Autumn Flush.  This is the tail end of the plucking season.  The plants start to slow down, and tea managers strive for slightly different production styles to create a unique tea.  This flush is more of a creation of the estate managers as botanically speaking there should not be variance in chemical make up between a leaf grown in the autumn vs. the summer.  Assam doesn’t really do this marketing ploy like Darjeeling does, but then again Darjeeling teas will often fetch twice the price at auction than what an Assam will.

Again this is where I say “watch this space” as hopefully we should be getting our new first flush Darjeelings at the start of May!

-James Orrock

How we select a tea

So, how do we go about selecting a tea?  By drinking thousands of samples of course!

Some teas were easy for us to select.  Like our Amba OP1.  If you hadn’t read the earlier blog post, Amba is the tea estate I worked on.  Clearly there is a bias, but c’est le vie.  I know the level of care and professionalism of the Amba Tea Estate, and I know the quality control of their tea.

Other teas we select for definition.  Darjeeling has around 85 different tea estates.  Each of these estates grows on a different mountain/different altitude, and is processed slightly differently.  Margaret’s Hope Tea Estate has long been held as a standard representative of the Darjeeling region.  It consistently produces a good level of muscatel taste, with an acceptable level of astringency.  It is also widely recognized as a standard which helps too.  I enjoy Margaret’s Hope Darjeeling, it is a lovely cup of tea.  Is it the best Darjeeling I have tasted?  No.  But it is a good representative of the region, and above average quality.  (Next year we are looking at expanding our Darjeelings from 3 different estates to 5)

Still other teas get selected for different reasons.  Our Mokalbari Assam was chosen not only for its taste, but also for its blending properties in our English Breakfast tea (and other blends we make for local stores).  Likewise for the Kaporet Tea Estate in Kenya.

And lastly, we find the tea incredibly tasty! Grapefruit tea is one of my favorite teas to have (especially in the morning).  🙂


So why does a tea from one tea shop taste different at another?  A lot of it will come down to how the tea is stored.   Our teas are stored in a climate controlled room, and when opened for a customer immediately placed in a metal air-tight container.  This ensures a maximum freshness and is widely practiced in other tea shops.

Still, different tea shops will buy different lots of tea/receive different batches to taste.  Some estates blend their own teas and only release a controlled tea.  Like at the Amba Tea Estate where I can see the batch I bought last May was blended on the the fourth of May, from fields 1,2,3,4,5 (more specific lots of 241 UME, 242 UME, 243 UME, 244, 245, 246 UME) for a total amount of 24.058 kg.  This is why an Amba Tea purchased from us will taste (or should taste) the same as at Fortnum and Masons or Tealet.

Other estates, like the Gopaldhara First Flush, gave us larger lots from pluckings.  So we received samples from each of the lots and then we chose; if we wanted a pure lot, or if we wanted to mix two different (or three different) lots together. This is the main reason why different tea shops teas will taste different.  It may come from the same estate, but different qualities and different lots will affect the taste.  A good tea shop will buy and blend what they think correctly represents that tea estate.

Hope this has shed some light on how we operate, and please do not hesistate to contact us!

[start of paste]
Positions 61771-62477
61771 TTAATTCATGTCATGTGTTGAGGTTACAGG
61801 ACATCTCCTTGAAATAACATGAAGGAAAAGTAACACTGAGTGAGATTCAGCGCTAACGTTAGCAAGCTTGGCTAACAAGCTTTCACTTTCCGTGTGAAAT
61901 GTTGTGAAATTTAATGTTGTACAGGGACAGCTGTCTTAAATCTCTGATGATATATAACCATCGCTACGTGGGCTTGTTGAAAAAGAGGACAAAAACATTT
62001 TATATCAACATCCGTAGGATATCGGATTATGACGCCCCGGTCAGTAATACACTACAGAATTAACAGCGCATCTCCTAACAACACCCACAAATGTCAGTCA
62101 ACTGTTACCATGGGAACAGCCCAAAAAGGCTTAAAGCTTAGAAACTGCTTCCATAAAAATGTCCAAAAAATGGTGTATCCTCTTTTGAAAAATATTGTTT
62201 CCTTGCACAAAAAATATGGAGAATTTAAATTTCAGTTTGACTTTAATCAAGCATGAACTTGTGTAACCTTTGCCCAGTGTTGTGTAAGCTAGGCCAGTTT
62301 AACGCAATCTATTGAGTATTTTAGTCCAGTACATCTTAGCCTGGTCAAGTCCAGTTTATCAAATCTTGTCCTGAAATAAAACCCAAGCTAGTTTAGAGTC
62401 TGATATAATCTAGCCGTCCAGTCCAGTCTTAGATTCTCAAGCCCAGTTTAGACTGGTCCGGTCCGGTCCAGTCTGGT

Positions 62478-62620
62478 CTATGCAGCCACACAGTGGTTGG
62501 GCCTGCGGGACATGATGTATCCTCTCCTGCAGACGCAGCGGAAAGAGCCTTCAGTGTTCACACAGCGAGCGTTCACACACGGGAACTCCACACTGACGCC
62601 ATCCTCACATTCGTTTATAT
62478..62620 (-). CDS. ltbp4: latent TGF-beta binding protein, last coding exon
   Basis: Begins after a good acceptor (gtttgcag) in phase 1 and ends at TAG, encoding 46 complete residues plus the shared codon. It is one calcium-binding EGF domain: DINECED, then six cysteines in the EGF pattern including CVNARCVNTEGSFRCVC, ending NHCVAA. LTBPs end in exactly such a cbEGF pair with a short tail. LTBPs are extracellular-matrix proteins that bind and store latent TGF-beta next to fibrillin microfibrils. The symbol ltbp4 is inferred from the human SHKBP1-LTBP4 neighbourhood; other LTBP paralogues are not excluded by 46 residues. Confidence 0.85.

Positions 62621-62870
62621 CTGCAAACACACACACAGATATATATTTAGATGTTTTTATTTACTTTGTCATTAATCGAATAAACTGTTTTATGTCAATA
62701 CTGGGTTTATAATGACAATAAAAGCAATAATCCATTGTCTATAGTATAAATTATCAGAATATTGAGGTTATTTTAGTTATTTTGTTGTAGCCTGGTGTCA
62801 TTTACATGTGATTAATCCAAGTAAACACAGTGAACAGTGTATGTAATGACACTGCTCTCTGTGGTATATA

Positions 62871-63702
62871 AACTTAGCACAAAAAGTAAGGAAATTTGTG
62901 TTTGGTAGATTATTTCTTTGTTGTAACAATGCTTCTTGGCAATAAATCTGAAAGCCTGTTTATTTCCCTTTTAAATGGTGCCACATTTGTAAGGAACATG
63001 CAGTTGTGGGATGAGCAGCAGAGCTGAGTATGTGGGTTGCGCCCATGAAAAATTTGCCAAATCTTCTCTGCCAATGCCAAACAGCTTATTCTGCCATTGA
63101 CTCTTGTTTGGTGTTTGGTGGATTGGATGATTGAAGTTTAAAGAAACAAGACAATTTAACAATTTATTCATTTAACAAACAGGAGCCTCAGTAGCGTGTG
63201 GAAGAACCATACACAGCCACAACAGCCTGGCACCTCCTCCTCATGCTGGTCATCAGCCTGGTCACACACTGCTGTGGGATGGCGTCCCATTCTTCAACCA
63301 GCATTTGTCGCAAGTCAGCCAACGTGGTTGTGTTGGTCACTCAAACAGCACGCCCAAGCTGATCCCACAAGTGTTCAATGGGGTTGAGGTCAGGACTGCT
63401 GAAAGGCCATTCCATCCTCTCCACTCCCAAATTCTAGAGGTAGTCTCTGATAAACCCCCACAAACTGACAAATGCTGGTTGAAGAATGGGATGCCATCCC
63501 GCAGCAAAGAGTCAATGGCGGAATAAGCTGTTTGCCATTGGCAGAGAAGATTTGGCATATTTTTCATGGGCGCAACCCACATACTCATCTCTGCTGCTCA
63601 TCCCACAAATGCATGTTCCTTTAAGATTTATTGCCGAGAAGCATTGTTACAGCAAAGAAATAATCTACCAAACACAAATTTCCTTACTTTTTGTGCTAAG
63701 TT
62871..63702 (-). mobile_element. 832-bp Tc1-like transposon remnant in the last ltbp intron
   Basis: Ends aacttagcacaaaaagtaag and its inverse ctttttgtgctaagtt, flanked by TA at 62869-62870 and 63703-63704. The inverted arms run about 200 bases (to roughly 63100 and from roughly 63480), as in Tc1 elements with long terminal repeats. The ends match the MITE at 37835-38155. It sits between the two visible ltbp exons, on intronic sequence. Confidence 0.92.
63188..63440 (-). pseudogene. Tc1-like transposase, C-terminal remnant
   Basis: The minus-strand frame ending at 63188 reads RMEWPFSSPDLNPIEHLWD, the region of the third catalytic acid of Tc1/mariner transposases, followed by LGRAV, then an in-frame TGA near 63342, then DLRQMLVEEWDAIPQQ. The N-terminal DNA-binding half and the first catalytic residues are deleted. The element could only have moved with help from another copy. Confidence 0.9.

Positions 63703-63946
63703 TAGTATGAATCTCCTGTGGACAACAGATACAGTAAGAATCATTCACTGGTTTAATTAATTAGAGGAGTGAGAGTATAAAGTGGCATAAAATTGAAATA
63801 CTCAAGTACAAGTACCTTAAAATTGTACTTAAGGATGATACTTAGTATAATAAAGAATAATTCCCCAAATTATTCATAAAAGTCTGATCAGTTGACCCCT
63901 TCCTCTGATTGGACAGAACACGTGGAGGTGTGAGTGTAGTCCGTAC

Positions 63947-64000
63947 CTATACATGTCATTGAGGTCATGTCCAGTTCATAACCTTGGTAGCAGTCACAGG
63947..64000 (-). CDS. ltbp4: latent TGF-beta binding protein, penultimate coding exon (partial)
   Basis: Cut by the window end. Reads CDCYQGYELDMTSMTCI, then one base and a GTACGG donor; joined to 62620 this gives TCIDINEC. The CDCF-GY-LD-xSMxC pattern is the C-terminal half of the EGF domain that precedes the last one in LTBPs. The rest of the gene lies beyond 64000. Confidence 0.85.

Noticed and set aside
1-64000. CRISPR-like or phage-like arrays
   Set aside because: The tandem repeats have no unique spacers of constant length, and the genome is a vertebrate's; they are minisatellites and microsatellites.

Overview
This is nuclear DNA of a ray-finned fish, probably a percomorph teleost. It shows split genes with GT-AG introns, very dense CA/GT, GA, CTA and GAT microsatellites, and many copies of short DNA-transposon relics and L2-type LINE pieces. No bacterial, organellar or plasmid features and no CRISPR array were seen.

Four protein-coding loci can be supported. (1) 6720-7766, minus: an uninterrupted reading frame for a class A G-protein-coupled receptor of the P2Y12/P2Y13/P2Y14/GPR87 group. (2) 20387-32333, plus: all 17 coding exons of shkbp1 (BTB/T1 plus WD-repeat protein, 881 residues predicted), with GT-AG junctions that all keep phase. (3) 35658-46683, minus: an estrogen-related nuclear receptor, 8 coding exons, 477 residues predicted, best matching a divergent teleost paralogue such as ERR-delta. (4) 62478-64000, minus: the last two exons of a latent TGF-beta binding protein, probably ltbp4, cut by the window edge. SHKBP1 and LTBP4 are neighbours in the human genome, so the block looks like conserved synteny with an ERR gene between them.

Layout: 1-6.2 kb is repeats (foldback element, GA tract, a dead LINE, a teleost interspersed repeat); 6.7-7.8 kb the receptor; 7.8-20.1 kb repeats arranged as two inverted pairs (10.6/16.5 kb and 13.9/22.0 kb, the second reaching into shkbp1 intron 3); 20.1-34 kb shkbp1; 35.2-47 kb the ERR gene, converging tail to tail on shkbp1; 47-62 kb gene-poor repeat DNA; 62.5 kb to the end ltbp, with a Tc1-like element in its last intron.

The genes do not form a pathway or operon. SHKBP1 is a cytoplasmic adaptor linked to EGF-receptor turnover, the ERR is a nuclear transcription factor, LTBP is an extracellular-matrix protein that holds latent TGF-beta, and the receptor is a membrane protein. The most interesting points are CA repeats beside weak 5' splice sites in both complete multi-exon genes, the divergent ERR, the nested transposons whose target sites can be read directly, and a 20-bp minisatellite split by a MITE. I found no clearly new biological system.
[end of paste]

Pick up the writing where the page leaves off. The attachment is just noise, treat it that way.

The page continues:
-James Orrock

The only thing that matters in tea

Howdy! Hello! Ahoy!

Welcome to Single Origin Teas.  As this is our first official blog post, I feel an introduction is needed.  My name is James Orrock, chances are I am the one you will deal with if you ever e-mail/phone/write a letter.  (our e-mail address is  I come from a classical British background in tea.  My first experience with tea, like so many Americans, was through a tea bag.  However when I turned 16 I received a gift of Jasmine Pearls as a birthday present.  This opened a new world to me.  No longer was tea a choice between Twining and Bigelow, but of beautifully twirled tea leaves that were sweet and complex.  The first taste that would feed my addiction! (thanks sis!)

While attending the University of Edinburgh, this addiction grew and grew.  I fell in love with a tea shop and soon went from being their best customer to being their first employee.  Tasting tea after tea the complexities of a first flush Darjeeling to the sweetness of a Japanese green, I was in heaven.  I soon founded a tea appreciation society at the university where I met many wonderful people.  I believe that my time in Scotland was more rewarding because of tea, than the education I received.  (Note, please study more than I did.  I probably could have earned a higher mark if I wasn’t as obsessed with tea).

After graduation I did an internship at the Amba Tea Estate in Sri Lanka.  I had met Beverly Wainwright, a modern day saint and manager, earlier when she was developing her teas.  While my time was relatively short in Sri Lanka, there was always something to do.  My time went quickly learning about the production of tea: how it grows, how to process it, and most importantly…how to do it well.  I guess this is where I say “watch this space” for future updates on Phase II of Single Origin Teas.

Enough about me, now on to the title of this post.  ‘The only thing that matters in tea’ is to simply enjoy it.  Tea can be as complex or as simple as you make it.  Rather if you drink your tea over ice, or use a thermometer to make sure the water temperature is just right, all that matters is just enjoy it.  In the tea world you’ll meet tea jennies, tea snobs, people that worship tea, and people that enjoy it for the health reasons.  Tea is a beverage, that is to be enjoyed.

So how does this tie in to Single Origin Teas?  I’ve tried to create a company that I am proud of.  A company where you can taste good representatives of teas from around the world.  A company that doesn’t charge you an arm and a leg just because the tea is rare and exotic.  All of our teas (and thousands more) I have personally tasted and evaluated.  The prices that are set do not fluctuate on market demand, they represent the ranking of the tea.  There are plenty of teas that I can not wholesale because the retail price I am selling at is already below an industry  wholesale rate.  Single Origin Teas is not about money, but about the tea.  I try and ethically source our teas and ensure a living wage, while also being an ‘eco-friendly’ company.  If you would like to know more about our teas, please do not hesitate to contact me! I love talking about tea, and can even pass on suggestions of teas that I have enjoyed from other companies.

Think that is enough for now, Pip pip cheerio!

-James Orrock

Here is a picture of a puppy (my puppy) for reading to the end.

Millie doesn't quite understand why I drink so much tea

Millie doesn’t quite understand why I drink so much tea